Ecuador Asks Trafigura to Avoid Imports of Russian Oil Subject to Sanctions

Petroecuador issued the warning more than 12 hours after Trafigura finished discharging a cargo of mostly Russian diesel at the Ecuadorian port of Esmeraldas on Sunday

In June Trafigura signed a contract to supply diesel oil, the type used for power generation, to Petroecuador.
By Lucia Kassai and Stephan Kueffner
August 30, 2022 | 08:45 AM

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Bloomberg — Ecuador’s state oil company told commodity trader Trafigura Group to avoid importing Russian fuels into the Latin American nation amid concerns the country may get entangled in sanctions.

Petroecuador issued the warning more than 12 hours after Trafigura finished discharging a cargo of mostly Russian diesel at the Ecuadorian port of Esmeraldas on Sunday. It’s unclear if Trafigura, the top supplier of fuels to the country, will comply with the request.

The state oil company “has requested Trafigura to comply with sanctions imposed by the United States and the European Union on the Russian Federation” and to “avoid importing fuels of Russian origin, that could be affected by sanctions,” according to a statement from the Quito-based company.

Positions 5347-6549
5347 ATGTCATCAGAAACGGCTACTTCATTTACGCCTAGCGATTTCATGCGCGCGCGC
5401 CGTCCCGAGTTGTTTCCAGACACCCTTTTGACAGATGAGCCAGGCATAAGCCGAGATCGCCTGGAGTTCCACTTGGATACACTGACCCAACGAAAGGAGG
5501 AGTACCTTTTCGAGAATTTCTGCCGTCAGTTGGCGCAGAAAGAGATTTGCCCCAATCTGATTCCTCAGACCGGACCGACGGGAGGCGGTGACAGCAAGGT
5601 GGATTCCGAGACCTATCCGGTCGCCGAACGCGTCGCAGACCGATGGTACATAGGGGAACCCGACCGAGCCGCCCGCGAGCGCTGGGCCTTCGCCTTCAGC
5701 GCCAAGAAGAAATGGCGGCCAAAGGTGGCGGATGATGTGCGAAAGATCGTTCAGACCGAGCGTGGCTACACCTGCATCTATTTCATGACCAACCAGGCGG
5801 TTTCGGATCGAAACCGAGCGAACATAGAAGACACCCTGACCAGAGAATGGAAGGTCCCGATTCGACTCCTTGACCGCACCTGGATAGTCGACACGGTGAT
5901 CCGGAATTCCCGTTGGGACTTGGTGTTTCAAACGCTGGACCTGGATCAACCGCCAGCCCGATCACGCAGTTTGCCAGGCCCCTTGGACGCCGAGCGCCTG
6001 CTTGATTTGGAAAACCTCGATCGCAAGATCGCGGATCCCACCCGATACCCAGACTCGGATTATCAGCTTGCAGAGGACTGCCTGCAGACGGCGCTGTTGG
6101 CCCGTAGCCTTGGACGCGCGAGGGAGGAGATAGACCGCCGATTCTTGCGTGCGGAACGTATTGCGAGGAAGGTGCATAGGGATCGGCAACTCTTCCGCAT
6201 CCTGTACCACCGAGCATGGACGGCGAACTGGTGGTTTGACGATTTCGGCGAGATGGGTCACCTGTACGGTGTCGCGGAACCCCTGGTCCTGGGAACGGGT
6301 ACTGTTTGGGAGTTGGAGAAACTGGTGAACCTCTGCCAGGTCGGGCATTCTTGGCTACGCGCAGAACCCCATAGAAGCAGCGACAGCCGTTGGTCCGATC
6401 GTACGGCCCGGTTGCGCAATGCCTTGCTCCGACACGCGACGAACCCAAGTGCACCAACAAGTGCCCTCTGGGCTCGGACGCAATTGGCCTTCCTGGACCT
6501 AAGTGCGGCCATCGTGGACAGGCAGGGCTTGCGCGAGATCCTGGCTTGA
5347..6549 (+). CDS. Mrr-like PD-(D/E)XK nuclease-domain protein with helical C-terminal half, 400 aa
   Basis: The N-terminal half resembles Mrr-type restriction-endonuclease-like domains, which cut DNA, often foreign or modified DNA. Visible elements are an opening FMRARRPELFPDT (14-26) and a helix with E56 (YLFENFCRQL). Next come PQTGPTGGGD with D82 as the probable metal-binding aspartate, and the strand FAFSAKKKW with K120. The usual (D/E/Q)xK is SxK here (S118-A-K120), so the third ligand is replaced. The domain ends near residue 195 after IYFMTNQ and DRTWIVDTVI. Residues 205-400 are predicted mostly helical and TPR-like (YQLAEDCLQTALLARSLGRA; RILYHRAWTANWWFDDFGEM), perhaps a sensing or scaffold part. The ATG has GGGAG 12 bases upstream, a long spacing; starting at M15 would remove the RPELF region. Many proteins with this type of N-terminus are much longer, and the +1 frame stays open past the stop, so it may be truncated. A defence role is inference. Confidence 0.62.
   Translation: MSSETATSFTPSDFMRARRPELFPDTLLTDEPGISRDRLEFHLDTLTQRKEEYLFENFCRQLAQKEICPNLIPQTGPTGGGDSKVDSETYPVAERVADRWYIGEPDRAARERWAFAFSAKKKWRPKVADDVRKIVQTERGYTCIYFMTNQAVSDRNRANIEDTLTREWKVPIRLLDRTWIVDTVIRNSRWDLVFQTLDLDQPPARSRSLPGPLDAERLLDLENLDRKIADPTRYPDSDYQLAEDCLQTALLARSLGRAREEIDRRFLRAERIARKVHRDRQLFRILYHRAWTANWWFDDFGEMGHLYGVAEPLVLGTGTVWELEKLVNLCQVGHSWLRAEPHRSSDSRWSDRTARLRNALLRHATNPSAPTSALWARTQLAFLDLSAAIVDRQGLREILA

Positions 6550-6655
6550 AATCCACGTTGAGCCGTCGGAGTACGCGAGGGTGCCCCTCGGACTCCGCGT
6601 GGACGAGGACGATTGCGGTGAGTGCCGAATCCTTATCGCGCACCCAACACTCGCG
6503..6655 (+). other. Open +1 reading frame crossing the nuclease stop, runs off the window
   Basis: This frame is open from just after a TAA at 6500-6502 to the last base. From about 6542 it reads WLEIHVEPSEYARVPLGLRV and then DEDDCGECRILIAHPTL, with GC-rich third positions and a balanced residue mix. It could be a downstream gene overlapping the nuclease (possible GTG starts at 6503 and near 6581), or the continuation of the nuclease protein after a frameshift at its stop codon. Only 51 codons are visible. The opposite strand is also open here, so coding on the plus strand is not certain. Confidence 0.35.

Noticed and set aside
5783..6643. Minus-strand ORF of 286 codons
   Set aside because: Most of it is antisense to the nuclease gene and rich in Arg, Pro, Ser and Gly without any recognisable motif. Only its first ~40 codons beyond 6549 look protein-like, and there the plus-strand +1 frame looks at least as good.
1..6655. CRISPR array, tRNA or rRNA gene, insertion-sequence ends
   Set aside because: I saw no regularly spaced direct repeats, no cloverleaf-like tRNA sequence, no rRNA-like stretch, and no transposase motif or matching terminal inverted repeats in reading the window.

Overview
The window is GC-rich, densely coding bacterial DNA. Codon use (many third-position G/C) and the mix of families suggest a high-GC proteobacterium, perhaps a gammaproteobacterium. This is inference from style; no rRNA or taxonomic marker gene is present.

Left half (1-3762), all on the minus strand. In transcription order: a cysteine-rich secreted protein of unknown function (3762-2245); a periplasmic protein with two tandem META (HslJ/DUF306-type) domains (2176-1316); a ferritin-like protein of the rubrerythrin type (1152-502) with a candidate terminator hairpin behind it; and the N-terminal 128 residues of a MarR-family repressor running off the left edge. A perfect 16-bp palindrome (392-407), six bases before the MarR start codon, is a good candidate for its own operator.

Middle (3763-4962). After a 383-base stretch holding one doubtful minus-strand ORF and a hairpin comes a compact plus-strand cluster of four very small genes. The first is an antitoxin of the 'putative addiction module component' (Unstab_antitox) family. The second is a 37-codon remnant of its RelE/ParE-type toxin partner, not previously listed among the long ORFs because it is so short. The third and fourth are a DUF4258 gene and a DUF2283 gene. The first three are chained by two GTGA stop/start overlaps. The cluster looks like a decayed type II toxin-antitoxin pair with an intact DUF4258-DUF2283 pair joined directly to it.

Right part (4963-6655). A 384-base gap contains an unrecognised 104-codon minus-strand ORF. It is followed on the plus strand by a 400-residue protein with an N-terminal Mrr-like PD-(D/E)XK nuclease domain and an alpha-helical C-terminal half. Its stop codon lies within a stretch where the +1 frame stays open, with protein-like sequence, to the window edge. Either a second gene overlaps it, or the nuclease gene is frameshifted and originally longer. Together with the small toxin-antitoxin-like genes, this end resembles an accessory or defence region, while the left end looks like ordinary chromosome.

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In June Trafigura signed a contract to supply diesel oil, the type used for power generation, to Petroecuador. The contract doesn’t impose any restrictions by origin although it does state that the oil company wouldn’t be able to obtain a letter of credit in case the cargo is of Russian origin or sold by a Russian company. Without the letter of credit the deal gets riskier as the trader could incur losses in case Petroecuador backs out financially from the deal.

The contract is for six diesel cargoes, out of which four already have been delivered. A spokesperson said Trafigura doesn’t comment on individual shipments and it will continue to comply in full with European Union sanctions.

Petroecuador said suppliers guarantee the products they deliver may be freely bought and sold and have no links to “contraband, money laundering, let alone international sanctions.” The company accepted the Russian diesel cargo but warned Trafigura to comply with the contract moving forward, according to a statement.

Traders and oil producers are rushing to sell Russian oil ahead of an EU ban on crude oil and oil products that gradually takes effect starting in December. The ban, aimed at starving Vladimir Putin of cash to finance the war on Ukraine, is part of the block’s pushback against the invasion.

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